Monday, October 5, 2015

Books Are Heavy...

I was getting ready for my housemate's Star Wars game today and the thought occurred to me that gaming books are really heavy. A single gaming book isn't that big of a problem, but when you stack up 3, 4, 5, or the 10-12 that some systems build up to it gets quite burdensome. The books are large. Their size makes them awkward to carry. And then, well, there is the simple fact that all those covers and pages loaded down with ink and text and art gets very very heavy.

So what do you do?

Some games, like Pathfinder and FATE Core, have awesome System Resource Documents or SRDs online that are available for use. These things are amazing, holding all the rules, tables, charts, and other stuff you need mechanically for a game online. All you need to access them is a computer - or tablet or mobile device with a web browser - and an internet connection. You're still supposed to own the books - that is what the company asks - but it frees you from having to carry them around with you all the time.

Other games have PDF versions for sale. Some companies will give you a PDF copy along with your physical copy when you buy it. Others just distribute electronic copies either through their own store directly or through places like Drive Thru RPG. While not quite as efficient for use as an SRD, this still lets you carry around a 1-3lb computer, or tablet again, instead of 20-40lbs of books and just load it up with PDFs. You then have to flip through the PDF books like a regular book to get the data, and you have to deal with reading on a screen for a lot of things, but it still helps on sheer portability.

Unfortunately, some games - like the originally mentioned Star Wars game - do not have an official PDF version. This makes things harder. Your left with either hauling all the books, cherry picking the ones you think are most useful and risking being without the table/chart/thing you need. Alternatively, you can turn to unofficial PDF copies. Morally, if you own the book, I see nothing wrong with owning a PDF copy as backup. However, as there are not official releases you often do have to support - at least in part - the pirate community to get the PDFs and that can, ultimately, hurt the game you love. Because of that I don't like doing this, nor do I, or will I, provide links to places for it.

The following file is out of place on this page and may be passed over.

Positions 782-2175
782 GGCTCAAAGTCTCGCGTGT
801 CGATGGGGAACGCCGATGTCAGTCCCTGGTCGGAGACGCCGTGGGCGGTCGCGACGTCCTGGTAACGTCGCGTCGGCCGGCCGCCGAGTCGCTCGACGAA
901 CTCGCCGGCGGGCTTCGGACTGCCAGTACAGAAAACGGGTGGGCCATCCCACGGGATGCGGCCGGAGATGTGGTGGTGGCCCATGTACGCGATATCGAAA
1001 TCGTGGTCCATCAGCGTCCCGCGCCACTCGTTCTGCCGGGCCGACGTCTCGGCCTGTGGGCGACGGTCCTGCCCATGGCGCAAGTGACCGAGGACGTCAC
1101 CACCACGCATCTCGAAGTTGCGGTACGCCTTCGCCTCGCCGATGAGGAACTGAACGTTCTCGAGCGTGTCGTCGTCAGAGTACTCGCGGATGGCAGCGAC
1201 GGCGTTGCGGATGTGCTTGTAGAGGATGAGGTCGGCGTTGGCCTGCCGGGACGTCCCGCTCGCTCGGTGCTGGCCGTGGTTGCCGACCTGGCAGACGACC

Finally, I suppose, you could always make your own electronic version of the stuff you need or even physical cheat sheets. Many GM screens are good places for hosting often needed tables, charts, and quick reference rule tabs. Others have players heavily customize them for just that purpose.

What do you do? How do you handle the physical burden a well developed system can bring?


  1. I personally try to keep to a selection of books that are vital for GMing, and if there are specific books players need I ask them to be responsible for their own books for their character. I am ok with carrying about a dozen books in my backpack, so beyond that it's on the player.

  2. Owning the book is, - but I far prefer PDFs when running games. I find the search functions precious.

    Also, I don't like marking up my physical books, but go crazy in a PDF with highlighting, notes in the margin and the like.

    Lastly, most of my gaming these days is online, so being able to show the players a snapshot of the scene artwork, or copying/pasting a particular passage in the chat is really handy.